Now was the moment for her resolution to be executed, and, while her courage was high, she immediately said, 'Mr Darcy, I am a very selfish creature; and, for the sake of giving relief to my own feelings, care not how much I may be wounding yours. I can no longer help thanking you for your unexampled kindness to my poor sister. Ever since I have known it, I have been most anxious to acknowledge to you how gratefully I feel it. Were it known to the rest of my family, I should not have merely my own gratitude to express.'
'I am sorry, exceedingly sorry,' replied Darcy, in the tone of surprise and emotion, 'that you have ever been informed of what may, in a mistaken light, have given you uneasiness. I did not think Mrs Gardiner was so little to be trusted.'
'You must not blame my aunt. Lydia's thoughtlessness first betrayed to me that you had been concerned with the matter; and, of course, I could not rest till I knew the particulars.
Volume 3, Chapter 16

As far as I can make out, a few people knew Mr Darcy was involved with Mr Wickham/Lydia affair:

  • Mr Gardiner
  • Mrs Gardiner
  • The Gardiner children
  • Lydia
  • Mr Wickham

Given that Mr Darcy knew what a thoughtless person Lydia was, why did he not suspect her?

I assume he would have known the embargo Mr Wickham placed on his new wife,

'...But gracious me! I quite forgot! I ought not to have said a word about it. I promised them so faithfully! What will Wickham say? It was to be such a secret!'
Volume 3, Chapter 9

But did Darcy think such a promise would stand with Lydia, and it was merely a gentleman's agreement for discretion between himself and the Gardiners that he thinks Mrs Gardiner broke?

Is this an example of sexism/the titular prejudice on Mr Darcy's part, or does he consider the closeness between Elizabeth and Mrs Gardiner as the reason for her suspected divulgence?


1 Answer 1


When Elizabeth expressed her gratitude for “your unexampled kindness to my poor sister”, Mr. Darcy correctly understood her as referring, not just to his attendance at the wedding of Lydia and Mr. Wickham, but to his financial contributions that persuaded the groom to go through with it.

In my opinion, Mr. Darcy did not suspect Lydia of betraying his financial arrangements because she was not aware of them. The novel is not explicit on this point, but my reasoning is as follows.

  1. Lydia casually mentioned Mr. Darcy as an afterthought in a description of how Mr. Gardiner was nearly late for the wedding:

    “Well, and so just as the carriage came to the door, my uncle was called away upon business to that horrid man Mr. Stone. And then, you know, when once they get together, there is no end of it. Well, I was so frightened I did not know what to do, for my uncle was to give me away; and if we were beyond the hour, we could not be married all day. But, luckily, he came back again in ten minutes’ time, and then we all set out. However, I recollected afterwards that if he had been prevented going, the wedding need not be put off, for Mr. Darcy might have done as well.” (III.9)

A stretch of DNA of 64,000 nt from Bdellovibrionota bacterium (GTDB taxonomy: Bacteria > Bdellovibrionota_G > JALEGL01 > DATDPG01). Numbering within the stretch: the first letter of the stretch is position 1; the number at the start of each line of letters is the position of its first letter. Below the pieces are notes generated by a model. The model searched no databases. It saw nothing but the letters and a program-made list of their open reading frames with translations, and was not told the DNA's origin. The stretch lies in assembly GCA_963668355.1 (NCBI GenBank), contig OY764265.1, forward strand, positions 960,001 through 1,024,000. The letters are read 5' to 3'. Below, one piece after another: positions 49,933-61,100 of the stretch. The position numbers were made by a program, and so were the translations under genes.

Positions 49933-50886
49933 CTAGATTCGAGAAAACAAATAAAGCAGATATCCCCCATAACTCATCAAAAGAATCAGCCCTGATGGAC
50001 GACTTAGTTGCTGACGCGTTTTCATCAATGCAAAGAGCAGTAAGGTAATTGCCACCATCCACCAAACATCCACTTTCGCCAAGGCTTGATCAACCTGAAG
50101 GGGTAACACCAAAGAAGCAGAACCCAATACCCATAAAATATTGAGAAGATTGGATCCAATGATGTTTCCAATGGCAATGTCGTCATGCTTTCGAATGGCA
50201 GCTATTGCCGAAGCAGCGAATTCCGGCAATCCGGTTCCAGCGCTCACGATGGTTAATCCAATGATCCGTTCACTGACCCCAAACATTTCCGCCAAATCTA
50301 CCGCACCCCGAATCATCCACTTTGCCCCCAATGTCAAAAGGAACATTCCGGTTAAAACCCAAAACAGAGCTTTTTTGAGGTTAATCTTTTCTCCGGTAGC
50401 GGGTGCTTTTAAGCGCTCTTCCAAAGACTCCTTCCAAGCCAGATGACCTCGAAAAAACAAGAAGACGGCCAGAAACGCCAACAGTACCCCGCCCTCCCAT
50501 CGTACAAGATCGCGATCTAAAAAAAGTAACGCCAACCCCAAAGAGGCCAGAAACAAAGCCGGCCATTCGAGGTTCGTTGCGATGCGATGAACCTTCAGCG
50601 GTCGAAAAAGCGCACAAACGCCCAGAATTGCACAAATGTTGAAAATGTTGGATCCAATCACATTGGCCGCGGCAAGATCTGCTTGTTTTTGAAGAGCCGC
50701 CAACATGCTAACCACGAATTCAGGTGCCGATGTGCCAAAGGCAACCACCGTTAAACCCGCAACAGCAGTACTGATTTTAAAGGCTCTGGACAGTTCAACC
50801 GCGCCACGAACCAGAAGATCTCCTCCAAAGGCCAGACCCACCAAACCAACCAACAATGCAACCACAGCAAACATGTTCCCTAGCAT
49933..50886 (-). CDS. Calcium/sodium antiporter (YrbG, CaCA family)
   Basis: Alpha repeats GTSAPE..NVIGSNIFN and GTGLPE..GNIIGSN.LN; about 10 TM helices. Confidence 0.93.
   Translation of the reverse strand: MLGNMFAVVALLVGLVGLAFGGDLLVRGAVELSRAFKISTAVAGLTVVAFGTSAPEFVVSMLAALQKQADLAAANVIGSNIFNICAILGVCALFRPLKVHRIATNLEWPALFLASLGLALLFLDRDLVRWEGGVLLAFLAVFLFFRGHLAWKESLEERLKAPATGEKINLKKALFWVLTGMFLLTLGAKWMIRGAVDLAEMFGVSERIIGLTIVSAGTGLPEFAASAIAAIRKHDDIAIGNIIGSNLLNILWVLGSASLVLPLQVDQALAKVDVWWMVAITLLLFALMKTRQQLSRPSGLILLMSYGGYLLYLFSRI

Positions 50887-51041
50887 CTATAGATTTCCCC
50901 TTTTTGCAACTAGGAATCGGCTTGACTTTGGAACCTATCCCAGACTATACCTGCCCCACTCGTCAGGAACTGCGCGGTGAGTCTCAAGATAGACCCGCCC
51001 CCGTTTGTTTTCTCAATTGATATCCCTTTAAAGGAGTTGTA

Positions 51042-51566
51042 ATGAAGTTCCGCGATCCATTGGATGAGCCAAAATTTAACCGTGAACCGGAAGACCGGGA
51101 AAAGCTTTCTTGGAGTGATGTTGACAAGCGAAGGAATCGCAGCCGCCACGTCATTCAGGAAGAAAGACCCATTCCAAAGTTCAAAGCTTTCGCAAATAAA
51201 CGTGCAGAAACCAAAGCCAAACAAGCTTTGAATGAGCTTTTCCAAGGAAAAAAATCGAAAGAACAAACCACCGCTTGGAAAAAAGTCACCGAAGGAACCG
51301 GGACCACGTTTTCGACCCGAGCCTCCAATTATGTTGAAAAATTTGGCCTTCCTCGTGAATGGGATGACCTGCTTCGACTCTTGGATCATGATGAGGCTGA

I doubt that even Lydia would have been so casual about Mr. Darcy’s involvement had she known its full extent.

  2. In making the arrangements, Mr. Darcy met Mr. Wickham several times but Lydia just once:

    He came to tell Mr. Gardiner that he had found out where your sister and Mr. Wickham were, and that he had seen and talked with them both; Wickham repeatedly, Lydia once. (III.10)

    This suggests that some of the arrangements between Mr. Darcy and Mr. Wickham were concealed from Lydia.

  3. Lydia’s frivolity and love of gossip made her untrustworthy as a keeper of confidences, and Mr. Darcy was surely aware of her character, for example based on her behaviour at the Netherfield ball.

  4. It would be a poor start to the marriage for Lydia to know that, but for Mr. Darcy’s money, her husband had “cherished the hope of more effectually making his fortune by marriage in some other country” (III.10). Both Mr. Darcy and Mr. Wickham would have been motivated to conceal the financial arrangements from her for this reason.

If Lydia was unaware of the financial arrangements, she could not have betrayed them to Elizabeth. Neither could the Gardiner’s children, for the same reason. Mr. Wickham was an unlikely source since the secret was to his discredit.

This left Mr. and Mrs. Gardiner as suspects. It is not clear to me why Mr. Darcy presumed so definitely that the latter was guilty. It may have been prejudice; it may have been his judgement of their respective characters; or he may have observed the closeness between Mrs. Gardiner and Elizabeth during their visit to Pemberley. We were told in II.2 that “between [Jane and Elizabeth] and [Mrs. Gardiner] especially, there subsisted a particular regard.”

  • 1
    Aha, that's cleared up Lydia in my opinion. Possibly because Mr Gardiner was the one that was supposed to be paying, so there could have been more formal agreements between them (and the gentleman's honour I mention in the question) Aug 4, 2019 at 18:31

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